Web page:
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7 Essential Features Of A Great Ecommerce Category Page

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People often talk about eCommerce product pages, but what exactly is the function of your category page? Your category landing page is the virtual ‘home’ for a specific product family — but does it need to be more than that? Should you be optimizing your category page for SEO as well? What about design and copy?

Not paying enough attention to your category landing pages could be hurting your conversions and sales figures. Get clued up on category pages to see your online store thrive.

Read on for some essential features of a great eCommerce category page…

Specificity and niche-awareness

You might already know that successful eCommerce brands need to have both a great ethos and personality — and it always pays to be specific in eCommerce if you want to elevate your brand.

The more you niche down in eCommerce, the more likely it is you will find dedicated brand advocates.

And niching down also pays off with your eCommerce category pages.

You don’t want your category page to be confusing or poorly targeted. Keep it super specific to keep the user on the right path — the path that leads to a sale.

  1. Think long and hard about product grouping and organization so that you get a super focused and engaging inventory. Have both broad and specific product categories to cater to all users.
  2. Make sure your categories cater to all your customer groups (even more unique ones), and that you’re not missing out any niche user groups (products organized by color, brands, materials, styles, provenance, etc).

Clean UX

Category pages should aim to be clear and minimalist, not cluttered.

Dial down on any ‘fancy’ web design and keep things super targeted in order to guide the user down the sales funnel and get them to take the next action.

Yankee Candle has a pretty good category page design that’s laser-focused on products and filtering:

products-filtering

 

You want to draw the user’s eye to the products first, but also keep relevant filters visible (just like Yankee Candle) to keep their sales journey as simple to navigate as possible.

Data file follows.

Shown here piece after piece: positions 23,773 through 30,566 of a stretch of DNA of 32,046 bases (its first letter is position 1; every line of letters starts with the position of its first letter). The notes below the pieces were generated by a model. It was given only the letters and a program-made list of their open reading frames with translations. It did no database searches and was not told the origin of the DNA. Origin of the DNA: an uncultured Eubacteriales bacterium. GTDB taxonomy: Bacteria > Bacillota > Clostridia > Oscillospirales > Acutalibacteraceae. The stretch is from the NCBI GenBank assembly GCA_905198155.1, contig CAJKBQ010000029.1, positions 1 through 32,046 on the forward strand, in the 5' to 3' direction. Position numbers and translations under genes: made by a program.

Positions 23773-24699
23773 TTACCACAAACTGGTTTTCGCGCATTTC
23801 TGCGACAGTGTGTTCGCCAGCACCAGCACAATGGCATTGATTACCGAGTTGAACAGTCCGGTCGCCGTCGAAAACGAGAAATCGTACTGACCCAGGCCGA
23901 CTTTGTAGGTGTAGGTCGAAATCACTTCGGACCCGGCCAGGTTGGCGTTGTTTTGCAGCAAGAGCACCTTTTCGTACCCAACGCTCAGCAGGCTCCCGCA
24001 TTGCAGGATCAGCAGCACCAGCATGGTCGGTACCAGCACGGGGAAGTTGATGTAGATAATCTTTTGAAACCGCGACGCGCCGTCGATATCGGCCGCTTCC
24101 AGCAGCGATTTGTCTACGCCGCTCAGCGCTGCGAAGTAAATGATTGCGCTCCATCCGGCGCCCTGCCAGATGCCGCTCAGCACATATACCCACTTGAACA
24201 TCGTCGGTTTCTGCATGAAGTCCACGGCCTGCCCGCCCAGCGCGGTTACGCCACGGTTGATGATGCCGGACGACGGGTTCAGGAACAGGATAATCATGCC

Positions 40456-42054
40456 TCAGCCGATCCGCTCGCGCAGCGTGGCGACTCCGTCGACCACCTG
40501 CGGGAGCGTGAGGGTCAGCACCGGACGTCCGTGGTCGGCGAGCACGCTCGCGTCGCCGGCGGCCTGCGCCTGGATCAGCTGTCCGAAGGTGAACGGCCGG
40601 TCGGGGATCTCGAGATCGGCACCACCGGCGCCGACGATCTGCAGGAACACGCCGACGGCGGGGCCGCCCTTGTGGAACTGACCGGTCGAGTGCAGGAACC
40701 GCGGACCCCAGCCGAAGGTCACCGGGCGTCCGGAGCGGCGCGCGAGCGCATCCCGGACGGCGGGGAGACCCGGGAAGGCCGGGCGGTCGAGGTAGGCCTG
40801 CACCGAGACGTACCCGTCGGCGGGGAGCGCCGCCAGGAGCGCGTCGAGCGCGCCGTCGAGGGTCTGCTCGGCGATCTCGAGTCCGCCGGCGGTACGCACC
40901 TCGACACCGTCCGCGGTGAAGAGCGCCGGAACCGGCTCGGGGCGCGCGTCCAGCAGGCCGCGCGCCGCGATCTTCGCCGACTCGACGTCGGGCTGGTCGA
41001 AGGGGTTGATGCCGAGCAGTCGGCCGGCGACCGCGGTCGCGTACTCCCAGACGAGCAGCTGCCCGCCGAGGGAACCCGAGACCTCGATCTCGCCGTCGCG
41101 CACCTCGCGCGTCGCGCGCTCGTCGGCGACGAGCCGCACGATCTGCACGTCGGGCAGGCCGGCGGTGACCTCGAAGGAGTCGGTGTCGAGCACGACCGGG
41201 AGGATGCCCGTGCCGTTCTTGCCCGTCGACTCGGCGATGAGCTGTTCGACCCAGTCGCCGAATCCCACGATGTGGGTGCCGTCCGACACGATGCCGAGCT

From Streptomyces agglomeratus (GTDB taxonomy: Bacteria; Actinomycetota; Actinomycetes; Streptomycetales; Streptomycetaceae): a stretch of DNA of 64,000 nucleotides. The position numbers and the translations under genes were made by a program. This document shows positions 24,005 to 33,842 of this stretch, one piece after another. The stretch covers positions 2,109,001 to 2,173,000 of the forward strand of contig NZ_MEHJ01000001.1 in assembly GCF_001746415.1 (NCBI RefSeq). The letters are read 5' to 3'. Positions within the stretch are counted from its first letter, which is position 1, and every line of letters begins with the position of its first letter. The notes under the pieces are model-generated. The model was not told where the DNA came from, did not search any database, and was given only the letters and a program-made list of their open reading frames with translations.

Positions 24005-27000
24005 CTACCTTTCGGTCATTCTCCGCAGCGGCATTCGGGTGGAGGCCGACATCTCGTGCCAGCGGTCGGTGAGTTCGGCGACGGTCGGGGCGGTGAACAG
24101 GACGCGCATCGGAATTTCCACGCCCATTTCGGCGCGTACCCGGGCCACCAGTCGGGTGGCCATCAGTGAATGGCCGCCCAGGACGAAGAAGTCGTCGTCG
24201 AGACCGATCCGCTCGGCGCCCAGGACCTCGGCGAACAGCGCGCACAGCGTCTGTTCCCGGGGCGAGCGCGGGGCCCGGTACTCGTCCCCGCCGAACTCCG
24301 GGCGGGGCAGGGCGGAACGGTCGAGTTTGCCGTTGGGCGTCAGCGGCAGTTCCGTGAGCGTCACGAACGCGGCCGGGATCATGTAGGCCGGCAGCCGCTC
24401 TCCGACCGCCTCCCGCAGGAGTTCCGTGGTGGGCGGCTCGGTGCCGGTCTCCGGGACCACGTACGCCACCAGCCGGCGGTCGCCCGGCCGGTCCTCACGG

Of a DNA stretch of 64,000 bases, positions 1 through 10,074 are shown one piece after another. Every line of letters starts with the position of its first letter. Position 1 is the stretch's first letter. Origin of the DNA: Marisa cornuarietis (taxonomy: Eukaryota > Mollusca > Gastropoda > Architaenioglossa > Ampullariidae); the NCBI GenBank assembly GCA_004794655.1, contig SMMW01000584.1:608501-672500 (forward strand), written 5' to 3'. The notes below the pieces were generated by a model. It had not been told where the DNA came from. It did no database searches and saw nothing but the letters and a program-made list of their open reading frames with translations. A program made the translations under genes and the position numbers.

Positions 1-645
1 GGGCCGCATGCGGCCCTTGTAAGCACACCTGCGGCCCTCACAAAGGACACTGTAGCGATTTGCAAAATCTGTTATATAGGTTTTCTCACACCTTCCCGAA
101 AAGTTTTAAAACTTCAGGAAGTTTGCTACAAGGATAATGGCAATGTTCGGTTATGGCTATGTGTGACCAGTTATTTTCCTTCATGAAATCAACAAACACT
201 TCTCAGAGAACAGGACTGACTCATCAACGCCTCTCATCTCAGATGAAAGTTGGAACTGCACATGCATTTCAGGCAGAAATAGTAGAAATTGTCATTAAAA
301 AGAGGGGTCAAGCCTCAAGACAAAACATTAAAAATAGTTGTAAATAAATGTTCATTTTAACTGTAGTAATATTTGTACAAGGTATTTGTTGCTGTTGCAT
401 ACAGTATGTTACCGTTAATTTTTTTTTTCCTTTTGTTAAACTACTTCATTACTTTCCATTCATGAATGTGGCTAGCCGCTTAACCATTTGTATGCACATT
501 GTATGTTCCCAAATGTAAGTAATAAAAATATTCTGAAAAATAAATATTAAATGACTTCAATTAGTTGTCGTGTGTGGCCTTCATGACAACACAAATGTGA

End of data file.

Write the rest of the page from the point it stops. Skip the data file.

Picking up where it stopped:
Customers often want to shop around a few different categories and filters before making a purchase decision. Make sure you make the category discovery process as easy as possible for them.

Cross-selling

Don’t be afraid to direct the user somewhere else from time to time. Include other product categories, special offers, and related products to really ramp up your sales figures. Amazon is the master of cross-selling, and we could all learn a thing or two from Amazon…

Cross-selling across product categories is an important lifeline for eCommerce entrepreneurs. It can especially help new customers discover the full depth and range of your inventory.

Fast page loading times

Let’s face it, a category page is not somewhere you necessarily want your customers to linger. You certainly don’t want them to be stuck there, waiting for your page to load in.

Page speed is linked to eCommerce conversions, and category pages are no exceptions to this rule.

Make sure that your website code, imagery, and any page-level features are all optimized for speed. Minification and compression are no-brainers in today’s frenetic world of mobile commerce.

Page speed and SEO go hand in hand, so getting these things right has a big impact on your business – losing just one second of page load speed cause your ranking to drop and your revenue to sink.

Relevant copy

Relevant category copy will help improve the SEO-friendliness of your online store.

Search engines like to see a copy and relevant metadata like title tags and meta descriptions on a web page — it helps them contextualize the page and pinpoint relevant content themes and topics.

It’s often a good idea to have copy both above and below any product images. Put short and punchy sales copy on the top, and a longer copy box at the bottom.

Great visuals

Attractive visuals will help users convert faster on a category page. Remember that one of your primary goals is to get people clicking into individual product pages in order to move them further down the sales funnel.

Put your best product and lifestyle imagery on show and make visiting your category page a rewarding experience. Think about how your product imagery works as a whole. Is your collections page visually coherent enough? How is your brand being visually portrayed? Are all your category page photos consistent?

A video on a category page might help reduce overall bounce rate and increase page dwell time, but be careful about what a video will do to your page design, structure, and speed.

Good internal links

From an SEO perspective, internal links to and from your category pages are important. They help bolster page authority and situate category pages within the overall site architecture.

  1. Make sure you’re internal links are meaningful, and not just random snippets of code or design elements kept in as an afterthought. Be strategic about the anchor text you use in your internal links.
  2. Make sure you link out to other relevant product categories and any key products.
  3. Ensure that your category pages themselves are getting a healthy amount of inbound links from around the site (and external sources too).

On eCommerce stores, the homepage can especially become an authority dead-end, so make sure your category pages are also getting some link love.

Your category page is an important step in your customer’s sales journey, so don’t neglect it! Make the most of your online store’s features to craft a category page your customers will love.

 

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